Hassel with Finding, Maintaining Teen Jobs

By Cynthia Rodriguez

With the economy still shaky, teens are having major problems finding a job. Handling them is another thing.

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The job market for teens is possibly the worst it’s been since the Great Depression. Any employment is getting tougher to find, let alone good employment. If you are a teen, you may have to put a lot of effort into finding a job, as employers are cutting back on hiring.

Lancaster County resident Georgia Rodriguez is an adult who had trouble finding a job recently and spoke about how much harder it is for teens.

“Jobs are so hard to find in today’s world. Right now there are so many companies throughout the world having financial problems,” said Rodriguez.

Undoubtedly, the recent financial downturn has affected much of the economy. When the economy is strong, workers can easily find a job because employers are looking for people to employ.

“This causes pay rates to rise. On the other hand, when the economy is weak, competition for jobs becomes fiercer because more people are unemployed. This causes pay rates to decrease,” said retired worker Carol Main of Lancaster.

According to the U.S. Department of Labor and Industry, 50 percent of American teenagers hold some sort of jobs, such as babysitting or yard work, by age 12. And by age 15, nearly two-thirds of American teens have had some kind of employment.

But it’s not always easy to keep a job.

“I was employed at Timberland right before Christmas working as a cashier,” Penn Manor junior Breezy Rivera said.  They had me with good hours. Getting the job was definitely not easy. When it came close to Christmas it was busy, busy, busy. After Christmas, that’s when I had recently got laid off, they said they no longer needed me.”

One difficulty teens run into with employment are child labor laws. The law requires that kids age 16 and 17 year olds not start work before 6 a.m. or after midnight on school days and 1 a.m. on Fridays and Saturdays.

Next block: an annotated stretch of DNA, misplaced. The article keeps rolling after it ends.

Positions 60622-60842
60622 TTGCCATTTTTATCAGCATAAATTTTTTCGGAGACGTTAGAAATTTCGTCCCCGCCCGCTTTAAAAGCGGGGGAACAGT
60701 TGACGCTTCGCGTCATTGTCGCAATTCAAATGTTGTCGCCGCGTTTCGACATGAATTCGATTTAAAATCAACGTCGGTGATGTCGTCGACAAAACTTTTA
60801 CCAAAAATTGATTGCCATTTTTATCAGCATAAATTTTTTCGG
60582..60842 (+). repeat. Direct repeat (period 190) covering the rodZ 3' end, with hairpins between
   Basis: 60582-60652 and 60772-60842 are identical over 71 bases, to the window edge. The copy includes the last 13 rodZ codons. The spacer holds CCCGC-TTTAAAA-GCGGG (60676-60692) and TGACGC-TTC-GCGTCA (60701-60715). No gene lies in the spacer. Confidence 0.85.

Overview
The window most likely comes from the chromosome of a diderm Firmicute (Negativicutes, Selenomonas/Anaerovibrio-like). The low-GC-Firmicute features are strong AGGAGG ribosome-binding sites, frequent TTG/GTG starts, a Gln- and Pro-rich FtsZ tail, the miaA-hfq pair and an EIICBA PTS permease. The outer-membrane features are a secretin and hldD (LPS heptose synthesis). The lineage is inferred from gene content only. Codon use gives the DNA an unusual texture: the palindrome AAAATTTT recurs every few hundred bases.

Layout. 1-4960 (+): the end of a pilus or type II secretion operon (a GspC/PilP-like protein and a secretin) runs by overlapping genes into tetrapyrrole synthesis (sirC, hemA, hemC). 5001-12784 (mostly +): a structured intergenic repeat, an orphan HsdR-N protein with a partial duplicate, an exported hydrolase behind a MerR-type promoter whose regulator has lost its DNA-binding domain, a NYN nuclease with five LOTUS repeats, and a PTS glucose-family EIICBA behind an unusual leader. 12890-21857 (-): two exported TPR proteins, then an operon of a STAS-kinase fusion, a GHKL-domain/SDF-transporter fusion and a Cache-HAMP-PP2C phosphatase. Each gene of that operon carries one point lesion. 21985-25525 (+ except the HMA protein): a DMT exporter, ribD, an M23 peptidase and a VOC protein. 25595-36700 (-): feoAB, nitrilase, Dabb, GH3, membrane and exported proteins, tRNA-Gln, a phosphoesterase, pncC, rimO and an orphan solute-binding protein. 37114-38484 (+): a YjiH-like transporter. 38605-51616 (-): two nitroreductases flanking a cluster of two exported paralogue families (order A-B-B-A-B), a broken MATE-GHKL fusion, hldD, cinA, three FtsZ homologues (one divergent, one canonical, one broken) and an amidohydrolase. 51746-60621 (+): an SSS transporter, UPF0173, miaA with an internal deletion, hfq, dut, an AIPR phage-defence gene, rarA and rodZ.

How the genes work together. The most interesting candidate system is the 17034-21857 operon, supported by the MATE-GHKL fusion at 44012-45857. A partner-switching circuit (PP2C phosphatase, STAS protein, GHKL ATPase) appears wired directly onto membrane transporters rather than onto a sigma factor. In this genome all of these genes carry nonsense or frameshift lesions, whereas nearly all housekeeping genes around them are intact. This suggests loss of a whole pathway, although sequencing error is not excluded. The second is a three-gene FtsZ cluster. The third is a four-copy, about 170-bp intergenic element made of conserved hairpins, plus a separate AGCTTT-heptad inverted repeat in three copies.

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Also, teens are not allowed to work more than eight hours per day and 28 hours per school week. During the summer, the only restrictions on 16 and 17 year olds, is that they can work no more than eight hours per day.

Vanessa Marquez, 17, works at Salad Works in Park City Center in Lancaster.  She doesn’t agree with the restrictions on teens from the Child Labor laws.

“I sit back and think, if you can maintain a job and get things done, do your duties, then why not be able to stay late and make some good money,” said Marquez.

Amanda Sanchez, 18, is a Penn Manor alumni who is appreciative of her job, although she said it’s hard working for hourly wages.

“I’m employed at Giant grocery store,” said Sanchez. “I’ve been here for a good amount of time.I also had a good paying  job at QVC, working over nights then getting up going straight to the next job, I rarely got any sleep.”

To get a job this summer, MSNBC had these 10 suggestions:

1. Convince your prospective employer that you’re not too young for the job.

2. Spread the word that you’re looking for work and don’t be shy about it.

3.Speak to the boss not a employer.

4. Show positive energy.

5.Maintain good grades and attendance in school.

6. Keep proof of paperwork,if you don’t yet have a driver’s license or learner’s permit is to have your school district issue an age certificate for you.

7. Clean and neat.  Mind your manners and grooming.

8.If you get hurt on the job don’t be afraid to ask your boss for help before the next task.

9. Work hard and show initiative.  If you can tell the boss is hesitant about hiring you and you really want to work there, suggest that you can work for two weeks without pay.

10.Work for a family member or friend, study buddy, tutoring. Figure out whether you might be able to use something like this to make money now and also improve the image of your college and scholarship applications in the future.

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